Inspired by this question, I am wondering:
Is zt"l -- זצ“ל, zatzal = zecher tzadik livracha "May the memory of this tzaddik be a blessing" -- ever used for tzadkaniyot, righteous females? Or else is there another honorific that is used for them?
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If you search Google for
"Mrs. * ZT-L", you'll find many instances of this honorific used for couples, and a few for women. Here are some examples of it used for women by various Jewish news or public relations outlets:
BaltimoreJewishLife.com regrets to inform the community of the petirah of Mrs. Chaya Bobrowsky, zt’l, grandmother of Reb Yoni Adler.
- "BDE: Mrs. Chaya Bobrowsky, zt’l, Wife of TA's Venerable Rebbi, Rabbi Yaakov Bobrowsky", BaltimoreJewishLife.com, March 22, 2016
Generation Sensation was created in honor of Rebbetzin Leah Raichik ZT”L, the first shlucha of the Rebbe in California, and Mrs. Miriam Weiss ZT”L, a pioneer of the Los Angeles frum community, who both have grandchildren and great-grandchildren enrolled in Bais Chaya Mushka.
- "Event Honors Moms, Bubbies", COLlive Community News Service, May 14, 2015
The proceeds from the dinner, as well as the commemorative journal saluting the school and the honorees, will go directly toward the Sarah Rivkah Lander Chesed Fund, established by the Lander family. Mrs. Sarah Rivkah Lander, zt”l, was a vital partner in the historic achievements of her husband, Touro Founding President Dr. Bernard Lander, zt”l.
- "Lander College for Women Celebrates 40th Anniversary", Lander College for Women News and Events, July 2, 2014
I think it's fair to conclude that while this honorific is probably used a great deal less frequently for women than it is for men, its use for women is not unheard of.
There are several instances in rabbinic literature where the rabbinic author mentions a deceased female relative and uses the appellation "zatzal". Here are two examples:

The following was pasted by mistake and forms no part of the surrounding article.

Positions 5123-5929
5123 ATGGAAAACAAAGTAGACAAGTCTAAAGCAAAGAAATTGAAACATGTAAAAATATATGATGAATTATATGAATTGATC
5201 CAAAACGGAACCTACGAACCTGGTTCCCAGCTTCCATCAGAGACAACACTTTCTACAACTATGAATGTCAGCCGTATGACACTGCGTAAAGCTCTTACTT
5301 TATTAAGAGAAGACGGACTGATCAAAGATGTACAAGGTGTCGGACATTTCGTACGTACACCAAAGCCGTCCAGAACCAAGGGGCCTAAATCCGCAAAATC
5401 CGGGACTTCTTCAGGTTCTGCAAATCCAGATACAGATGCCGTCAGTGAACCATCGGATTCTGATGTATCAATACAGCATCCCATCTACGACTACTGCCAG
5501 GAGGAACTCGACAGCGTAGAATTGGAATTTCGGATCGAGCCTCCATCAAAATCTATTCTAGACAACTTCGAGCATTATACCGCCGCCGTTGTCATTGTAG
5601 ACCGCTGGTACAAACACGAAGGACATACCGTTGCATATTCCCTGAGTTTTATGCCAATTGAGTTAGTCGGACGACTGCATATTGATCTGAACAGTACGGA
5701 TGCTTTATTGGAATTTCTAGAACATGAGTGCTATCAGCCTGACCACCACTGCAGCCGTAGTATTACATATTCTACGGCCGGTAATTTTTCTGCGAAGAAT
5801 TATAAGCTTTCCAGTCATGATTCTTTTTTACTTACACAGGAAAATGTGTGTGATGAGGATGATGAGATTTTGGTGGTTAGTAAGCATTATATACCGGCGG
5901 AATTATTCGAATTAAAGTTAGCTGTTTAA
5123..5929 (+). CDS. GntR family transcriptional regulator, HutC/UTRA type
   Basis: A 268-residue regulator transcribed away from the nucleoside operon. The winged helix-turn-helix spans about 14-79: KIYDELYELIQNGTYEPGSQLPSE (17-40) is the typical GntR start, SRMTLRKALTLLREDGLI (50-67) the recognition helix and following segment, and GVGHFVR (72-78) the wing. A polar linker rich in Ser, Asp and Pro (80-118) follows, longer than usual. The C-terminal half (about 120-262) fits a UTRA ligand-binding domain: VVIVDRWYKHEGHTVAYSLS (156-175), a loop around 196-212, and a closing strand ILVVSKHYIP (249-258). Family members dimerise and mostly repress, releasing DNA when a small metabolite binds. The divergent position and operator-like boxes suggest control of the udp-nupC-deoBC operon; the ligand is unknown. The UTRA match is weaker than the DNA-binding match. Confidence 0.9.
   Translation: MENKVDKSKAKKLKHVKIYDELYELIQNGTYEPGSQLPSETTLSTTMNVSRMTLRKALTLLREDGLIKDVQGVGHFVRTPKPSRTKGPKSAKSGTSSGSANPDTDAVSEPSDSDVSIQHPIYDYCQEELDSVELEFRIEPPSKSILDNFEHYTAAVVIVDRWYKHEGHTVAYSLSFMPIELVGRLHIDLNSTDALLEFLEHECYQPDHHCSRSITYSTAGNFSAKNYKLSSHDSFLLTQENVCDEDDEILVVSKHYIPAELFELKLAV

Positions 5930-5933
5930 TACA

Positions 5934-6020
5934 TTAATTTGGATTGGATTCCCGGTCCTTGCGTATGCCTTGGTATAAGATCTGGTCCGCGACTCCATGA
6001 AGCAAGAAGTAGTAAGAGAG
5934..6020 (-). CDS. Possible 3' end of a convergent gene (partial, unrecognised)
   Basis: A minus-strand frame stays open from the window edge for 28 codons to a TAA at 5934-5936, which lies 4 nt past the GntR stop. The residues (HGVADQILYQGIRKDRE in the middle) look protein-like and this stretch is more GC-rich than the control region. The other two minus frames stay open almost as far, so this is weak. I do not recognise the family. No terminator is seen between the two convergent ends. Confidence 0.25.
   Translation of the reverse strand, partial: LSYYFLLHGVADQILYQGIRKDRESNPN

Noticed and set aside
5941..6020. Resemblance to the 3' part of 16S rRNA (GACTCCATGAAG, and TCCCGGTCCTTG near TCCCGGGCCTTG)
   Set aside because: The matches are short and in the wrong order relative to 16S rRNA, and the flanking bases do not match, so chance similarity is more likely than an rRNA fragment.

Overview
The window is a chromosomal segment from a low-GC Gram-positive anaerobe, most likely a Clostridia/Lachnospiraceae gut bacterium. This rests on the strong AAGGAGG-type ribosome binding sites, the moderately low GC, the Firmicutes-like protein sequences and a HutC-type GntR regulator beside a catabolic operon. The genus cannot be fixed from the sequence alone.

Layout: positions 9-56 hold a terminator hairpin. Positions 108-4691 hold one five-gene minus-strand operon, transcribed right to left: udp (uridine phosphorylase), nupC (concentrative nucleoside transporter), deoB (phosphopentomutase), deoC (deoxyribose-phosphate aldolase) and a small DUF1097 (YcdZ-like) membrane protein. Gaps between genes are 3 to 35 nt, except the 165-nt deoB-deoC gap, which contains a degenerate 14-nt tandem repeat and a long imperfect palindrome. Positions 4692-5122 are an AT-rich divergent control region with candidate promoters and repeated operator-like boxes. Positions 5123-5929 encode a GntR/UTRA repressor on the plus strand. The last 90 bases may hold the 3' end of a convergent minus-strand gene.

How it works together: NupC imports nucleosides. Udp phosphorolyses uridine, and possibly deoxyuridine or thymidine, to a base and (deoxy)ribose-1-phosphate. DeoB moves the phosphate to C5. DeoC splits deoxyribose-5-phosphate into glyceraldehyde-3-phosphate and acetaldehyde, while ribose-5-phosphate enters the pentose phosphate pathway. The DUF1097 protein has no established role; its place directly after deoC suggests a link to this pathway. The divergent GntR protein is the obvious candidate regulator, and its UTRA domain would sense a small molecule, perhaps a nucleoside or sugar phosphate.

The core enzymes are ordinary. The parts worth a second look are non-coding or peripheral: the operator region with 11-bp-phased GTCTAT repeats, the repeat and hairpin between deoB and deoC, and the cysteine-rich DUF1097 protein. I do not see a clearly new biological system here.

R. Moshe Sofer refers to his wife with the appellation "zatzal" in a letter printed in Likutei Teshuvot Chatam Sofer (michtavim siman 9):
ומפני זה גם אנכי לא בקשתי ממנו זצ"ל לעולם לבקש רחמים על אשתי הראשונה זצ"ל מטעם הנ"ל
And because of this, I too did not ever request of him to request mercy for my first wife zatzal, for the aforementioned reason.
Here is an image of the text:
ועובדא דכירנא אצל אמי זצ"ל שנשארה אלמנה עם תשעה ילדים קטנים ובכתה בלי הפוגות ונתעלפה כמה פעמים לאחר ג' ימים בא לה אביה זקני הגרש"ז פינס זצ"ל ואמר לה שאסור לה לבכות לאחר ג' ימים ושאלה אותו אם זהו הלכה והשיב לה כן זהו הלכה מפורשת בש"ע ומאז לא בכתה עוד
I remember an incident with my mother zatzal who was left a widow with nine young children and she cried non-stop and fainted several times. After three days, her father — my grandfather R. S.Z. Pines zatzal — came to her and told her that it is forbidden to cry after three days. She asked him if this is a law, and he responded that it is an explicit law in Shulchan Aruch. From that point on she did not cry anymore.
Here is an image of the text:
Following @ Isaac Moses, I searched for Rebbetzen * zt-l and found:
Rebbetzin Kanievsky ZTL in the yeshivaworld.com
Rebbetzin Bluma ZTL in matzav.com
Rebbetzin Vichna Kaplan ztl in linkapeida-judaism.com
Rebbetzin Batsheva Esther Kanievsky, zt”l in tznius.tips …
Rebbetzin Chana Weinberg, zt'l in mekorhabracha.org
It is clear that zt"l is used for women.
According to wikipedia, Zt"l is used for men as well as women.
If I recall correctly, when Rebetzin Kamenetzki, wife of Rav Binyamin Kamenetzki died, about 4 months ago, many of the local articles and newspapers referred to her using Zt"l. Perhaps, a Chaba"d-nick can verify if this term is used regarding Rebbetzin Chaya Schneerson.